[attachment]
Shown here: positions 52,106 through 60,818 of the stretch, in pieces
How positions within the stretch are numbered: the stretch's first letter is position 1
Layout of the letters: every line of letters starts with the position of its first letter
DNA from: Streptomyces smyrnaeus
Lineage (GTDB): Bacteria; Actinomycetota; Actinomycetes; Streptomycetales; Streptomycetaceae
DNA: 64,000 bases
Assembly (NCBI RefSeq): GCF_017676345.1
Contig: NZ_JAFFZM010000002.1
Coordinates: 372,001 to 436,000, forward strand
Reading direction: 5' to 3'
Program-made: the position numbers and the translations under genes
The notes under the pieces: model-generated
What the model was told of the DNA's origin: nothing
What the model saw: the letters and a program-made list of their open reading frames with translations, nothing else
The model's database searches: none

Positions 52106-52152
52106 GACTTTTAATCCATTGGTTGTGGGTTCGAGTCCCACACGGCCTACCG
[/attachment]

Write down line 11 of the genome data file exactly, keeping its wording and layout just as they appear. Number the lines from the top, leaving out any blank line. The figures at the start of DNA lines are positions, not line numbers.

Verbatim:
Program-made: the position numbers and the translations under genes